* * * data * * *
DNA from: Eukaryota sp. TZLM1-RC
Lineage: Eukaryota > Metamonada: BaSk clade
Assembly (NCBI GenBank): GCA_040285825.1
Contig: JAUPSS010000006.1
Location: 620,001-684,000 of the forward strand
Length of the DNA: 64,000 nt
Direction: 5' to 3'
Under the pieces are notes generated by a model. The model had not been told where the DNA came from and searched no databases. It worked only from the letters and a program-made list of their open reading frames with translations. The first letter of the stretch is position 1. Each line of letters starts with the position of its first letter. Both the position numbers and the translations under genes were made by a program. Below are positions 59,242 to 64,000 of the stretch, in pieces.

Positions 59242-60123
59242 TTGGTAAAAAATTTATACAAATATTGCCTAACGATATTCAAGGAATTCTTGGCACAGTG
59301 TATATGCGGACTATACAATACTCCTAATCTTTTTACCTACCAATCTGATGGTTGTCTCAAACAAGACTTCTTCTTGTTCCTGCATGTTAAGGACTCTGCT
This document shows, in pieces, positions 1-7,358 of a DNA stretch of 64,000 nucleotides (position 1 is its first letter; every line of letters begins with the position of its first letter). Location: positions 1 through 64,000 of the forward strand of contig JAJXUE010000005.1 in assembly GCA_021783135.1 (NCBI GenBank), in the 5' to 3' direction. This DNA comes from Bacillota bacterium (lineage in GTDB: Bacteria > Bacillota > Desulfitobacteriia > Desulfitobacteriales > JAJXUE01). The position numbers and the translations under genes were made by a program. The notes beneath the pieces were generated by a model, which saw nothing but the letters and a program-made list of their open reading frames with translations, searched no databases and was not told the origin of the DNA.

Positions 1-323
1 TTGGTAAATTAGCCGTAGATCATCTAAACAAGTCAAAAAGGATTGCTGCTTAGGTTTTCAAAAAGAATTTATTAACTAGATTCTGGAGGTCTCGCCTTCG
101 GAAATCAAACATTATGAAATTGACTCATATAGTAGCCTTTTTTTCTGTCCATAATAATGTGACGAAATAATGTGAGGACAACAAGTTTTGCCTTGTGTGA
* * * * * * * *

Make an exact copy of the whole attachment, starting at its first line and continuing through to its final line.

DNA from: Eukaryota sp. TZLM1-RC
Lineage: Eukaryota > Metamonada: BaSk clade
Assembly (NCBI GenBank): GCA_040285825.1
Contig: JAUPSS010000006.1
Location: 620,001-684,000 of the forward strand
Length of the DNA: 64,000 nt
Direction: 5' to 3'
Under the pieces are notes generated by a model. The model had not been told where the DNA came from and searched no databases. It worked only from the letters and a program-made list of their open reading frames with translations. The first letter of the stretch is position 1. Each line of letters starts with the position of its first letter. Both the position numbers and the translations under genes were made by a program. Below are positions 59,242 to 64,000 of the stretch, in pieces.

Positions 59242-60123
59242 TTGGTAAAAAATTTATACAAATATTGCCTAACGATATTCAAGGAATTCTTGGCACAGTG
59301 TATATGCGGACTATACAATACTCCTAATCTTTTTACCTACCAATCTGATGGTTGTCTCAAACAAGACTTCTTCTTGTTCCTGCATGTTAAGGACTCTGCT
This document shows, in pieces, positions 1-7,358 of a DNA stretch of 64,000 nucleotides (position 1 is its first letter; every line of letters begins with the position of its first letter). Location: positions 1 through 64,000 of the forward strand of contig JAJXUE010000005.1 in assembly GCA_021783135.1 (NCBI GenBank), in the 5' to 3' direction. This DNA comes from Bacillota bacterium (lineage in GTDB: Bacteria > Bacillota > Desulfitobacteriia > Desulfitobacteriales > JAJXUE01). The position numbers and the translations under genes were made by a program. The notes beneath the pieces were generated by a model, which saw nothing but the letters and a program-made list of their open reading frames with translations, searched no databases and was not told the origin of the DNA.

Positions 1-323
1 TTGGTAAATTAGCCGTAGATCATCTAAACAAGTCAAAAAGGATTGCTGCTTAGGTTTTCAAAAAGAATTTATTAACTAGATTCTGGAGGTCTCGCCTTCG
101 GAAATCAAACATTATGAAATTGACTCATATAGTAGCCTTTTTTTCTGTCCATAATAATGTGACGAAATAATGTGAGGACAACAAGTTTTGCCTTGTGTGA